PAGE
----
2 p.m. — North All Star Practice

3:30 p.m. — North All Star practice concludes, players return to Holiday Inn & Suites Muncie

1 p.m. — South All-Star coaches report to Holiday Inn & Suites Muncie

2 p.m. — South All Star players check-in at Holiday Inn & Suites Muncie

3:30 p.m. — South All Star pictures at the field

4 p.m. — South All Star Practice

5:30 p.m. — South All Star practice concludes, players return to Holiday Inn & Suites Muncie

6:40 p.m. — Leave for North-South All Star Banquet at BSU Alumni Center

7 p.m.  — Banquet begins at Alumni Center

11 p.m. — Team meetings at Holiday Inn & Suites Muncie

Midnight — Curfew

Saturday, July 15

8:30 a.m. — Breakfast at the Holiday Inn & Suites Muncie

10 a.m. — South All-Stars leave for field

10:20 a.m. — North All-Stars leave for field

10:20 a.m.  — South All-Stars batting practice on the field

11 a.m. — North All-Stars batting practice on the field

11:45 a.m.  — South All-Stars Pregame Infield

12:05 p.m. — North All-Stars Pregame Infield

12:30 p.m. — Player and coach introductions (High school coach with players)

12:53 p.m. — Ceremonial First Pitch

12:55 p.m. — National Anthem

1 p.m. — Game 1 (9 innings)

Food will be provided between games

30 minutes after Game 1 — Game 2 (9 innings)

Players will return to Holiday Inn for pizza

11:30 p.m. — Team meetings at Holiday Inn & Suites Muncie

Midnight — Curfew

Sunday, July 16

 8:30 a.m. — Breakfast at Holiday Inn & Suites Muncie

9:15 a.m.  — Check out of Hotel

9:30 a.m. — Leave for field

10 a.m. — Batting Practice in cages

11 a.m. — South All-Stars take infield

11:20 a.m. — North All-Stars take infield

11:53 a.m.  — Ceremonial First Pitch

11:55 a.m. — National Anthem

Noon — Game 3 (9 innings wood-bat game)

Players wear their high school uniforms and will be dismissed following the game

Rosters

North

Catchers

Andrew Lawvere (Eastbrook)

Nolan Metcalf (Penn)

Jimmy Shea (Fort Wayne Bishop Dwenger)

First Basemen

Bryce Masterson (Noblesville)

Andrew Salmon (Elkhart Central)

Middle Infielders

Riley Tirotta (Mishawaka Marian)

Tony Carmola (South Bend St. Joseph)

Matt Homco (Rossville)

Cole Barr (Yorktown)

Third Basemen

Hunter Ryan (Hebron)

Vincent Herschberger (NorthWood)

Outfielders

Ryan Missal (Lowell)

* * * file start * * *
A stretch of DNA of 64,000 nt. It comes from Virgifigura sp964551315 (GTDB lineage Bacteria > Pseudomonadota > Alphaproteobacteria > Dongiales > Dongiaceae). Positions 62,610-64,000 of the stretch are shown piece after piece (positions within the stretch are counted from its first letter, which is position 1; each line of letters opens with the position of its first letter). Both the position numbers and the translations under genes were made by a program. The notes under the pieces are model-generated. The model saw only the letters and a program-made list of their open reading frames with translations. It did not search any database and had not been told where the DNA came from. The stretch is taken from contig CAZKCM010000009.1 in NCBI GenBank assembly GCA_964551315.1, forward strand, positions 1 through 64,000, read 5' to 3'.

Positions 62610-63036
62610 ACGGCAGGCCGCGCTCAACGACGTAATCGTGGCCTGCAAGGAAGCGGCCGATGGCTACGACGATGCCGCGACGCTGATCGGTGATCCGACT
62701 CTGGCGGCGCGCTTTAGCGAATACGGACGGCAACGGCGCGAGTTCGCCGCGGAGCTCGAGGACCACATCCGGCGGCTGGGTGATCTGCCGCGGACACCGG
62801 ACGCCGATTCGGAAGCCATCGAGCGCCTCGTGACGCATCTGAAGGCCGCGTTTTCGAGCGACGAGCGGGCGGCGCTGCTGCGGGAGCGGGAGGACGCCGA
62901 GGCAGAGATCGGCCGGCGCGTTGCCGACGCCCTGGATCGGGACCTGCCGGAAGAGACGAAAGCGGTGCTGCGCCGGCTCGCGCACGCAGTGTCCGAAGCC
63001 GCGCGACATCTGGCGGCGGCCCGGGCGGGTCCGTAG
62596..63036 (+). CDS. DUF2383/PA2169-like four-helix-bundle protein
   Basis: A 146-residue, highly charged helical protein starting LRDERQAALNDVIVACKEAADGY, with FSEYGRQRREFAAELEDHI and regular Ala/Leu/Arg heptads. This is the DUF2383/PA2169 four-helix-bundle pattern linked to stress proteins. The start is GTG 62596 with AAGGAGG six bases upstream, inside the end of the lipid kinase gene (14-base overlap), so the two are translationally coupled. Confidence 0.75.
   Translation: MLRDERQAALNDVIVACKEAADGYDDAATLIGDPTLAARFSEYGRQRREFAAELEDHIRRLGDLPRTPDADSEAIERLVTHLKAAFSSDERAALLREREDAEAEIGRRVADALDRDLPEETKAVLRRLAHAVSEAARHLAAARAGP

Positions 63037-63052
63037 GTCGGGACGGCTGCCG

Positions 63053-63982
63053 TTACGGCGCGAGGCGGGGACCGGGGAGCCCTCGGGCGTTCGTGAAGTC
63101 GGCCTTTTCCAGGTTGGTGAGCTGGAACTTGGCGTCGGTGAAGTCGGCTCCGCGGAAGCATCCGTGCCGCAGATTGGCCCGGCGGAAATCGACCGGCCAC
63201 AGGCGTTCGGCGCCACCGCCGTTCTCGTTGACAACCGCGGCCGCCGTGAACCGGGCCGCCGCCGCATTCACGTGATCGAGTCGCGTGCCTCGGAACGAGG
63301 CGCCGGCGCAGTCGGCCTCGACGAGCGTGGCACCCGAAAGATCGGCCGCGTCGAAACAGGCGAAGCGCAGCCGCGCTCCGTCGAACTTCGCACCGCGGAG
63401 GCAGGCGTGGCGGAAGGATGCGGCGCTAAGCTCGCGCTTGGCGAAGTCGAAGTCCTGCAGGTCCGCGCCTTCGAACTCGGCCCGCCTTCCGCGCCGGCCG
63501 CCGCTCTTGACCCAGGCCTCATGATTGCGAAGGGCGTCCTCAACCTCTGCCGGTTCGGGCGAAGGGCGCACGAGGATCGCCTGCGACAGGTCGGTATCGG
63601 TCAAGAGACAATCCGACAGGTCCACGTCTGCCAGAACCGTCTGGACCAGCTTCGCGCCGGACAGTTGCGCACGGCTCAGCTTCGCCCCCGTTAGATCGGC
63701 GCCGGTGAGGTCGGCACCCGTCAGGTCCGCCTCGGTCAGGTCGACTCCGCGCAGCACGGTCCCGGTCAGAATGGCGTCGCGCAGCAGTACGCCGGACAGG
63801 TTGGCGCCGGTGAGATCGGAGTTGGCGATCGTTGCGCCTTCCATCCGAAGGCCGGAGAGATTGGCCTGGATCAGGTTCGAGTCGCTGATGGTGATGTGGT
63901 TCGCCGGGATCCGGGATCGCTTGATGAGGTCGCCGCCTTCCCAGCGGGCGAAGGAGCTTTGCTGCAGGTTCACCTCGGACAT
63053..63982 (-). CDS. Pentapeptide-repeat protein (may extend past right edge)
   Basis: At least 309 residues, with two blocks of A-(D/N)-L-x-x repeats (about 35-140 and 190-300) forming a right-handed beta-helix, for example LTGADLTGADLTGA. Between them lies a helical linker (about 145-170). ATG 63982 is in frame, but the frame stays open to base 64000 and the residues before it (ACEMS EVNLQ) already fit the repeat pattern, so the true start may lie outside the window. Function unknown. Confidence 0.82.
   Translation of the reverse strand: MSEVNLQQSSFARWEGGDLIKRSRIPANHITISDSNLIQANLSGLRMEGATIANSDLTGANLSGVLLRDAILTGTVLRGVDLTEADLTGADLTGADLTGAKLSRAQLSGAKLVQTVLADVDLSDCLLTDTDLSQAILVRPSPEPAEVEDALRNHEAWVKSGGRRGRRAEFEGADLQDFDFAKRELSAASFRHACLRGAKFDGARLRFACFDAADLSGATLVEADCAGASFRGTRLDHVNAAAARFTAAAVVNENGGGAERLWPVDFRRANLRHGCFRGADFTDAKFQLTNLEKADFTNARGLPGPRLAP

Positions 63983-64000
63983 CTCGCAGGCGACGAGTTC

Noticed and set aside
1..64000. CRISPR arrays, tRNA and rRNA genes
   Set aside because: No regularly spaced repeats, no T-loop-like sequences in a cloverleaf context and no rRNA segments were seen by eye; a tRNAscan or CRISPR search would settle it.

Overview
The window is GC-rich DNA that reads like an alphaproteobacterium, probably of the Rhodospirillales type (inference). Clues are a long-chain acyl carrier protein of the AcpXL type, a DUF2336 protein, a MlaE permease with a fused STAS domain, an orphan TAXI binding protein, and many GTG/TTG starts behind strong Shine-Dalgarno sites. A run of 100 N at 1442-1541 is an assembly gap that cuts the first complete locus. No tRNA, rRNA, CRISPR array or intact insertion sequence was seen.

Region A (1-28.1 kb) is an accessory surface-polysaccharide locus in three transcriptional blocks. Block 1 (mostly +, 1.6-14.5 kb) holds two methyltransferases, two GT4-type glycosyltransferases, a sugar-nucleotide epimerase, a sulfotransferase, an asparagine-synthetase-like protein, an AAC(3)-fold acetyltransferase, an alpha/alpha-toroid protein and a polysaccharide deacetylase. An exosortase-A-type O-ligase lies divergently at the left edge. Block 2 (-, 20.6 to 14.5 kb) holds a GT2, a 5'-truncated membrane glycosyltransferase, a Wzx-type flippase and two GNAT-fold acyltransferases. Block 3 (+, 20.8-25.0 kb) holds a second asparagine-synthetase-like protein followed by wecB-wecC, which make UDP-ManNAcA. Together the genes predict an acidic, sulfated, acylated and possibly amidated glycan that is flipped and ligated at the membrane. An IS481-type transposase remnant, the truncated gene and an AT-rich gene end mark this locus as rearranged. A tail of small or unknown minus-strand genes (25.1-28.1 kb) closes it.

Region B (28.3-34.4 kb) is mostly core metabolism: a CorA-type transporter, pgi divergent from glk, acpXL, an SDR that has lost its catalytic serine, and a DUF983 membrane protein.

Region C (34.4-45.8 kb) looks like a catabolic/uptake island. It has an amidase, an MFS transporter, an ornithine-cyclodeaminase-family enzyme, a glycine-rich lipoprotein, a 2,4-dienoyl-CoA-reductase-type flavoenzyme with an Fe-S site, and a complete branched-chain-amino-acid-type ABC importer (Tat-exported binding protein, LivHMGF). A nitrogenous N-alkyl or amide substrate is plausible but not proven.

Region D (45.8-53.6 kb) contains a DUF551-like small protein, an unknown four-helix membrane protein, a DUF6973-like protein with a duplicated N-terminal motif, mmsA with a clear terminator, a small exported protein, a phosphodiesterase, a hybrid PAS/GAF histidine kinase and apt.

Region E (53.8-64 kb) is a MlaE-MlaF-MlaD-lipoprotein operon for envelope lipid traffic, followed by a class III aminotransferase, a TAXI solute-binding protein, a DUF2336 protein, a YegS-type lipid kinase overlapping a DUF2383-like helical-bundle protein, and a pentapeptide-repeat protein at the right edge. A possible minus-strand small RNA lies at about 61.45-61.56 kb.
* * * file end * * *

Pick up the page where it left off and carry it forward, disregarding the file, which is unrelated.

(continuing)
Luke Florek (Western)

Ben Nisle (Lake Central)

Corbin Maddox (Daleville)

Flex

Brody Hardcastle (Oak Hill)

Pitchers

Garrett Schoenle (Fort Wayne Northrop)

Sean Smith (Peru)

Jackson White (Eastside)

Andy Samuelson (LaPorte)

Sean Ferguson (New Haven)

Baylee Young (Logansport)

Joe Graziano (Lake Central)

Drew  Bradford (Whitko)

Mike Madura (Munster)

Head Coach

Terry Turner (Daleville)

Assistant Coaches

Todd Farr (Eastbrook)

John Steinhilber (Hebron)

Wally Winans (Daleville)

South

Catchers

Canton Terry (South Vermillion)

Zach Britton (Batesville)

Drew Ashley (Evansville Memorial)

First Basemen

Justin Hensley (Brebeuf Jesuit)

Daylan Nanny (Plainfield)

Middle Infielders

Clay Woeste (Lawrenceburg)

Trey Kelley (Hagerstown)

Cooper Trinkle (Columbus North)

Noah Navarro (Avon)

Third Basemen

Tanner Craig (Austin)

Caleb Brenczewski (Fishers)

Outfielders

Roy Thurman (Indianapolis North Central)

Evan Aders (Jasper)

Elijah Dunham (Evansville Reitz)

Sammy Rowan (South Spencer)

Flex

Drew Hensley (Bedford North Lawrence)

Rhett Wintner (Carmel)

Pitchers

Jake Lewis (Providence)

Drey Jameson (Greenfield Central)

Garrett Welch (New Castle)

Eston Stull (Pendleton Heights)

John Nierman (Brebeuf Jesuit)

Blake Malatestinic (Indianapolis Cardinal Ritter)

Trent Johnson (Crawfordsville)

Kevin Thompson (Columbus North)

Luke Duermit (Fishers)

Head Coach

Jeff McKeon (Plainfield)

Assistant Coaches

Brad Catey (Hagerstown)

Justin Tucker (Batesville)

John Major (Columbus East)

IHSBCALOGO

The Indiana High School Baseball Coaches Association held its first North/South All-Star Series games in 1975. The 2017 series is slated for Ball State University in Muncie.